the full costs of formal service, to the extent authorized by the Federal Rules of Civil
If a Defendant cannot be found at the work address provided by Plaintiff, the
employer shall furnish the Clerk with the Defendant’s current work address, or, if not
known, the Defendant’s last-known address. This information shall be used only for
sending the forms as directed above or for formally effecting service. Any documentation
of the address shall be retained only by the Clerk. Address information shall not be
maintained in the court file or disclosed by the Clerk.
Defendants are ORDERED to timely file an appropriate responsive pleading to
the Complaint and shall not waive filing a reply pursuant to 42 U.S.C. § 1997e(g).
Pursuant to Administrative Order No. 244, Defendants need only respond to the issues
stated in this Merits Review Order.
If judgment is rendered against Plaintiff, and the judgment includes the payment
of costs under Section 1915, Plaintiff will be required to pay the full amount of the costs,
regardless of whether his application to proceed in forma pauperis was granted. See 28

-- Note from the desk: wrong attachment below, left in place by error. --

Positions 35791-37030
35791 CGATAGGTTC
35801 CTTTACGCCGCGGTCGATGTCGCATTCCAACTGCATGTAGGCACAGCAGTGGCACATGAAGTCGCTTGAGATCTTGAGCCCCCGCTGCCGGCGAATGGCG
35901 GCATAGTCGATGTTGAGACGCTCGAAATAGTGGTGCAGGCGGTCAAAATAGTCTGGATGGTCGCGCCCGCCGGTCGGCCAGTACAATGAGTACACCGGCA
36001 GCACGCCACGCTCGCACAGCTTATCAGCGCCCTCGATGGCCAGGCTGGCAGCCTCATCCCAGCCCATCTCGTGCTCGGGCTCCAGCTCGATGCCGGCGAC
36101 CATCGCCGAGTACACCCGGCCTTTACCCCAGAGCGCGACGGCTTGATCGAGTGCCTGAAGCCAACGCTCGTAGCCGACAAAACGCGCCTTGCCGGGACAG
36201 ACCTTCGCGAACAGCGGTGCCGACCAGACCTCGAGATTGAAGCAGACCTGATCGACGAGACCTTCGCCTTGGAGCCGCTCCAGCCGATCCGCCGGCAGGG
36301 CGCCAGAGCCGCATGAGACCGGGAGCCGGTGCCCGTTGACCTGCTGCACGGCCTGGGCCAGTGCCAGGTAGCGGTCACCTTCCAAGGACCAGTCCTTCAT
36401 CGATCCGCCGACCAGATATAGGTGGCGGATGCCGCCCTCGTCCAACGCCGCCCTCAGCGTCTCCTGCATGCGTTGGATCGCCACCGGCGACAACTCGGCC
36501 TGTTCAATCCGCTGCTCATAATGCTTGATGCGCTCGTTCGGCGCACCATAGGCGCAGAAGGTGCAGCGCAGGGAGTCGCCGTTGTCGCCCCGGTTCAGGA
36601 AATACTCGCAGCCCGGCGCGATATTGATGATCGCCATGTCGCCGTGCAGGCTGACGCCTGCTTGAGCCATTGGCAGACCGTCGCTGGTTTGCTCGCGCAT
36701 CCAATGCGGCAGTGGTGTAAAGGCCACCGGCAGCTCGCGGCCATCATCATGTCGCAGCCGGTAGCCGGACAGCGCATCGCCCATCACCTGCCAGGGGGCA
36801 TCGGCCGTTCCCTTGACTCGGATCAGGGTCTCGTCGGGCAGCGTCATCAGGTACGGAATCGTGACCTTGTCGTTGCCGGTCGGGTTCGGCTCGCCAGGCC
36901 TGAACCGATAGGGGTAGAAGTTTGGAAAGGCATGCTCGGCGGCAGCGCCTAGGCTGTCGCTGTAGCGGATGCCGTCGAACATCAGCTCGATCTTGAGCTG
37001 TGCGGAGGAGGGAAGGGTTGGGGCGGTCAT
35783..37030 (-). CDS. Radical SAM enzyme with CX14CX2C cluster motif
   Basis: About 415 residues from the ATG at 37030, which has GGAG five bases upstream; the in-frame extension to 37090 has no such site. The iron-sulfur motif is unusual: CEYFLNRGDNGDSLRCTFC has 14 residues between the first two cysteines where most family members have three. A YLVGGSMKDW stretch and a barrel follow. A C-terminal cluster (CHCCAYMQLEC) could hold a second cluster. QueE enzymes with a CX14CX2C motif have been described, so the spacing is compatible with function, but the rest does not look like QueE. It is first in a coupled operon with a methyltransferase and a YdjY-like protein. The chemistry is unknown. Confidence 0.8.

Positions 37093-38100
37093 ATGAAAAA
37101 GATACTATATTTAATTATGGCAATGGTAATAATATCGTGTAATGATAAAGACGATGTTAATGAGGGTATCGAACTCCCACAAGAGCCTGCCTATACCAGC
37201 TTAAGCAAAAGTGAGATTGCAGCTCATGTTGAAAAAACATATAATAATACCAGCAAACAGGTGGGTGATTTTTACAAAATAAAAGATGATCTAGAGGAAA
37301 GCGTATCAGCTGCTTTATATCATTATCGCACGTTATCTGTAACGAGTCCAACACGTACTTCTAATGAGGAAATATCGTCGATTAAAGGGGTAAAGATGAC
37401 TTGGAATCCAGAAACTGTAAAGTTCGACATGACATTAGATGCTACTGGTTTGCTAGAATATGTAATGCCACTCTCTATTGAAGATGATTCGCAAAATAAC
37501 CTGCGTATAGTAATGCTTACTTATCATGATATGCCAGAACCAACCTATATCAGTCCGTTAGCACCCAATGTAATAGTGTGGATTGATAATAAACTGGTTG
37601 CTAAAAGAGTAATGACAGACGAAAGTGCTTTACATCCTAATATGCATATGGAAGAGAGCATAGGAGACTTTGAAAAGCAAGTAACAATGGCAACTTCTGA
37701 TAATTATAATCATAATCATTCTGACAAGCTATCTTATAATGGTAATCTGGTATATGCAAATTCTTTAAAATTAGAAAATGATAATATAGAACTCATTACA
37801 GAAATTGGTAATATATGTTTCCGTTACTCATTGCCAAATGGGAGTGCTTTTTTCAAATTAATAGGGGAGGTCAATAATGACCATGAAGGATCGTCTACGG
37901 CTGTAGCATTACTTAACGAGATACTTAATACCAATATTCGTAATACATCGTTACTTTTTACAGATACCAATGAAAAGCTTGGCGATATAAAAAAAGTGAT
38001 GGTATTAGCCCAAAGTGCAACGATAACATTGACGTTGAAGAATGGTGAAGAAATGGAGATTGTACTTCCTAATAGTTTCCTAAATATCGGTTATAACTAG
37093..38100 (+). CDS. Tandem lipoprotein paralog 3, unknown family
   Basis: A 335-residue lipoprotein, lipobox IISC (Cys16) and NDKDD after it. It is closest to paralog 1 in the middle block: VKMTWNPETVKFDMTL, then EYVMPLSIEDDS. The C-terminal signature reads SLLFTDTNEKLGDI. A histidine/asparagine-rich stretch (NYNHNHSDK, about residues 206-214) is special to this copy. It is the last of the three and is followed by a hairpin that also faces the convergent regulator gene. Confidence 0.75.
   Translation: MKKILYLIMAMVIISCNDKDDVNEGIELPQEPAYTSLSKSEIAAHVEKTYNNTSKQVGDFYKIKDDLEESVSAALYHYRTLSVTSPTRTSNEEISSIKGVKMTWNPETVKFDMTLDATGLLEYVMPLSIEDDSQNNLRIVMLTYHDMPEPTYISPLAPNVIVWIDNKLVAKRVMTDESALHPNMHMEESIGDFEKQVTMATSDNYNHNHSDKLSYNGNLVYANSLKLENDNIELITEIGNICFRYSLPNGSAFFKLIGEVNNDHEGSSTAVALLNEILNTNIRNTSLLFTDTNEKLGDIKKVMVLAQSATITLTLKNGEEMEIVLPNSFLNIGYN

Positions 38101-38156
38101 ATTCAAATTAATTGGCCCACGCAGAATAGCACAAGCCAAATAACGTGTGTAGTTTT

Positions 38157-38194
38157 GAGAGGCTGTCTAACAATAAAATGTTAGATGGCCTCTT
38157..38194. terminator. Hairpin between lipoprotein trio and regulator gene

U.S.C. § 1915(f)(2)(A).
Plaintiff is ADVISED that he is under a continuing obligation to inform the Clerk
of Court and each opposing party of any address changes; the Court will not
independently investigate his whereabouts. This shall be done in writing and not later
than 14 days after a transfer or other change of address occurs. Failure to comply with
this order will cause a delay in the transmission of court documents and may result in
dismissal of this action for failure to prosecute. FED. R. CIV. P. 41(b).
The Clerk of Court is DIRECTED to enter the standard HIPAA Order in this case
because it will involve the exchange of medical records.